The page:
1988 Australia Ten Dollars Bicentennial - AB26 21

Year:
1988
Denomination:
Ten Dollars Bicentennial
Signatories:
R.A.Johnston / B.W. Fraser
Serial No.:
AB 26 219171
Renniks No.:
R310b
Approx. Grade:
aVF
Item:
AB26219171-22F
Price : $32.81

1988 Australia Ten Dollars Bicentennial - AB26 21

This note from the 2nd release.

A well circulated bank note that has folds and bends. The hologram of Captain James Cook is pretty much unscathed however.

An afforable example.

Good beginners note or collection filler.

Genetically, while some Indigenous Australians have a Melanesian and Papuan admixture, most are more closely related to Central and South Asian populations. Research indicates a single founding Sahul group with subsequent isolation between regional populations which were relatively unaffected by later migrations from the Asian mainland. The research also suggests a divergence from other global lineages ~32,000 years ago with a rapid population expansion about 5000 years ago. A 2011 genetic study found evidence that Aboriginal peoples carry some of the genes associated with the Denisovan peoples of Asia suggesting that modern and archaic humans interbred in Asia before the migration to Australia.

Aboriginal people mainly lived as hunter-gatherers, hunting and foraging for food from the land. Although Aboriginal society was generally mobile, or semi-nomadic, moving due to the changing food availability found across different areas as seasons changed, the mode of life and material cultures varied greatly from region to region, and there were permanent settlements and agriculture in some areas. The greatest population density was to be found in the southern and eastern regions of the continent, the River Murray valley in particular.

There is evidence that some Aboriginal populations in northern Australia regularly traded with Makassan fishermen from Indonesia before the arrival of Europeans.

At the time of first European contact, it is generally estimated that the pre-1788 population was 314,000, while recent archaeological finds suggest that a population of 500,000 to 750,000 could have been sustained, with some ecologists estimating a population of up to a million people was possible. The population was split into 250 individual nations, many of which were in alliance with one another, and within each nation there existed several clans, from as few as 5 or 6 to as many as 30 or 40 members. Each nation had its own language and a few had several.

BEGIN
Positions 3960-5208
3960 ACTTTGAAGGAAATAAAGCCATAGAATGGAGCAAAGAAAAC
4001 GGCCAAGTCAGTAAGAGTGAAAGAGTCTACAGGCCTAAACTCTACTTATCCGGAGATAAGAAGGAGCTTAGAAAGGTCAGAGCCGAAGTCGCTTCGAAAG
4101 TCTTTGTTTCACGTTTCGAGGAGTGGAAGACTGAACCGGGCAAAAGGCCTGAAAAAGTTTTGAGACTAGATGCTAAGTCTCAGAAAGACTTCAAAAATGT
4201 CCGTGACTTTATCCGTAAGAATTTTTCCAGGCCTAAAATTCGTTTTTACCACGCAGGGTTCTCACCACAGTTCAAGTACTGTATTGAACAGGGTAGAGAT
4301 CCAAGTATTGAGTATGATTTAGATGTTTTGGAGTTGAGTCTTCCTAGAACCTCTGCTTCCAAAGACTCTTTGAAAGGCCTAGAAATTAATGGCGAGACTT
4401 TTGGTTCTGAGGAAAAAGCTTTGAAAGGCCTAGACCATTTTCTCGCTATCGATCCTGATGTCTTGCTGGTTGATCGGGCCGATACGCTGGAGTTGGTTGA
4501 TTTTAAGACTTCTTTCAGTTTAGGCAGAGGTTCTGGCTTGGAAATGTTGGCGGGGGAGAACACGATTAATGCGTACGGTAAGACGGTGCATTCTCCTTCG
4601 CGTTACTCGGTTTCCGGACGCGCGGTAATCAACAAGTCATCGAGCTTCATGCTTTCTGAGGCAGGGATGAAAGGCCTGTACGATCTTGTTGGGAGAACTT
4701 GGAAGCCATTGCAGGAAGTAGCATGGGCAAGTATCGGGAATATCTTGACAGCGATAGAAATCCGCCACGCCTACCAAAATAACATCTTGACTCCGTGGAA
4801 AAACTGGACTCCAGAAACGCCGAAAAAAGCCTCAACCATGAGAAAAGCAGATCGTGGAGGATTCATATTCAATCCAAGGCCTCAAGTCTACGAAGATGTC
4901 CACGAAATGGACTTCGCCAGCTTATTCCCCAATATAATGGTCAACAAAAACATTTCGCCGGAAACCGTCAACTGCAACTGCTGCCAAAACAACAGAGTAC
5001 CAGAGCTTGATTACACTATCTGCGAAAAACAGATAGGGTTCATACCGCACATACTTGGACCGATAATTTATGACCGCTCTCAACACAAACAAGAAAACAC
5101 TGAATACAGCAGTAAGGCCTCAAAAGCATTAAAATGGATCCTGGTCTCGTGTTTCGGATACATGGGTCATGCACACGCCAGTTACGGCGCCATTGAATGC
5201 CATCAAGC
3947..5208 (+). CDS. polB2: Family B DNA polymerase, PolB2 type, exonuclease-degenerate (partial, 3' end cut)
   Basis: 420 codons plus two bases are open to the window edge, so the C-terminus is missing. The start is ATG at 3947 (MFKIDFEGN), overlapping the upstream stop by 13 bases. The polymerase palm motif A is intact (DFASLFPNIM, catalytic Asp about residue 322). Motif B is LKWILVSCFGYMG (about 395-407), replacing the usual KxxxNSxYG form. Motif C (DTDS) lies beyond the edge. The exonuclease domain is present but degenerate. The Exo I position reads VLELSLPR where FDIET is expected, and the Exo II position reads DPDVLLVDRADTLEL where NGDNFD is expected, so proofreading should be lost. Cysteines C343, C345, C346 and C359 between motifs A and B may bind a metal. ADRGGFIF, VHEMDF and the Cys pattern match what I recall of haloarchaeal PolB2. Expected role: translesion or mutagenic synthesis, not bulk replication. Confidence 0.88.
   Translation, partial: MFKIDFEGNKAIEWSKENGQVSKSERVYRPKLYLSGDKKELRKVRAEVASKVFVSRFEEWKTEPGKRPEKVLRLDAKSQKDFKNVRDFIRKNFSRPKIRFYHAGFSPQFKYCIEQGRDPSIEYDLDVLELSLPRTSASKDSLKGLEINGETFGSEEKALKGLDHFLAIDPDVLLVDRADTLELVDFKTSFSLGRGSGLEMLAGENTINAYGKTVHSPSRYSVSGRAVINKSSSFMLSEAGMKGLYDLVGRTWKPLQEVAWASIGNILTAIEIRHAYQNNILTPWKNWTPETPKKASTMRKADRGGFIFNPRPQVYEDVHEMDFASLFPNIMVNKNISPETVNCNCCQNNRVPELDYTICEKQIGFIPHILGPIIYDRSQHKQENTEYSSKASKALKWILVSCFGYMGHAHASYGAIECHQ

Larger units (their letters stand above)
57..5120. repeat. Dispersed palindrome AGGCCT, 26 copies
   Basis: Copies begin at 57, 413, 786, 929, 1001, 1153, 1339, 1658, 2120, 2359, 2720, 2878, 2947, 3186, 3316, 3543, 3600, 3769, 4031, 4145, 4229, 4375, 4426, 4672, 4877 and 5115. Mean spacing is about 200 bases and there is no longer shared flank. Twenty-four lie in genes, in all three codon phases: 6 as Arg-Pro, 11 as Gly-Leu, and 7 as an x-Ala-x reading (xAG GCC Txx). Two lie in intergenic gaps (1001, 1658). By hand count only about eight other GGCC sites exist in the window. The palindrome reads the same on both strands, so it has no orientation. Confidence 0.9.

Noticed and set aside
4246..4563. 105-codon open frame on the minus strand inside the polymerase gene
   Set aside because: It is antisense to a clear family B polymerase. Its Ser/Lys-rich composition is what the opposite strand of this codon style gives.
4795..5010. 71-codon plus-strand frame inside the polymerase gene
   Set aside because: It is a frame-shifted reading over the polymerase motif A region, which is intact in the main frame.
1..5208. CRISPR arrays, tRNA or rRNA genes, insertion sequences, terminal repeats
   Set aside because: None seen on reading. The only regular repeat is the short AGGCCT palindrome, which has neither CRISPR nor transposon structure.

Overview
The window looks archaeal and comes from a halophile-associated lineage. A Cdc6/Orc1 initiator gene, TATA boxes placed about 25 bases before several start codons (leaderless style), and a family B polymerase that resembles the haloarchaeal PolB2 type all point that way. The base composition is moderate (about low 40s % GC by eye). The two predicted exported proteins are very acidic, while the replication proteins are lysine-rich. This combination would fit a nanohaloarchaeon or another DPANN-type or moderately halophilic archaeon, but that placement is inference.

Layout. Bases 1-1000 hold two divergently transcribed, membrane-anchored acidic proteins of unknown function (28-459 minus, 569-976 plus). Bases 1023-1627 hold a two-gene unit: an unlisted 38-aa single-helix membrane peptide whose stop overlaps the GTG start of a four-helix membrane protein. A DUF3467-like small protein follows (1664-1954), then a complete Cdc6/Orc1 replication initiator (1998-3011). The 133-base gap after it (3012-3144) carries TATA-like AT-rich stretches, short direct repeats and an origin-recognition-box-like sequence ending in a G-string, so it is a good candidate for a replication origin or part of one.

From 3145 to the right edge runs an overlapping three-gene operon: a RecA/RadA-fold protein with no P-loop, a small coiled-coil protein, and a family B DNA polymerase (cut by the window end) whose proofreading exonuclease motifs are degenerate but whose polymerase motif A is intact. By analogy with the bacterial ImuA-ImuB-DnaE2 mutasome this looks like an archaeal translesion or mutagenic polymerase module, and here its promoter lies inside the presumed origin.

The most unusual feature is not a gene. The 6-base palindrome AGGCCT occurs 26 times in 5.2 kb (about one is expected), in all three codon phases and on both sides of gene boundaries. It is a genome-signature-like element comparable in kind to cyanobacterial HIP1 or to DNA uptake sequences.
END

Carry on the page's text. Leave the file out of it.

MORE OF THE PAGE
*All biographical details are taken from Wikipedia for education purposes only.

The world’s very first polymer banknote. Released in 1988 to celebrate the Bicentennary of Australia.  This note had an extremely special featuresbuilt into it as security against forgery being a hologram of Captain James Cook. It was a world first and makes these notes highly desirable as collectors’ items. Collectors value numerous variations of this note due to initial production problems.

There were 3 releases of this note due to initial technical difficulties with the production techniques.

The first release AB10 – AB33 (with the first 2 digits of the serial number being either 93, 94 or 96) The note had a thin varnish over the hologram which proved to wear out very quickly. When the problem was identified the printing ceased.

The second release AB10-AB57 (followed by regular serial numbers) used the same prefixes as the first release but did not employ the 93,94,96 sequence after it.  When printing resumed on this second run they applied a darker heavier varnish to the note which proved to work a great deal better.

The third release AA00-AA23 were released to the general public in blue colored Bicentennial Commemorative $10 Note Folder. These are the most common on the market given that more people kept them as momentoes and they did not suffer from the initial printing process errors of the previous two issues.

Obverse:

This design included the sailing ship HMS Supply anchored at Sydney Cove with a depiction of the early colonials in the background. These people symbolize all those who have contributed to Australia. From the left we see the early settlers and to right the modern working man.

Reverse:

Reverse includes portraits of the native population, the main picture is a young native youth with ceremonial paint, and in the background is a traditional Aboriginal Morning Star Pole also appearing are other Aboriginal artworks also commissioned by the RBA and a human like figure from the Dream Tme.

Watermark:

1988 Commemorative note was the first to employ optically variable device of Captain James Cook who first mapped Botany Bay.

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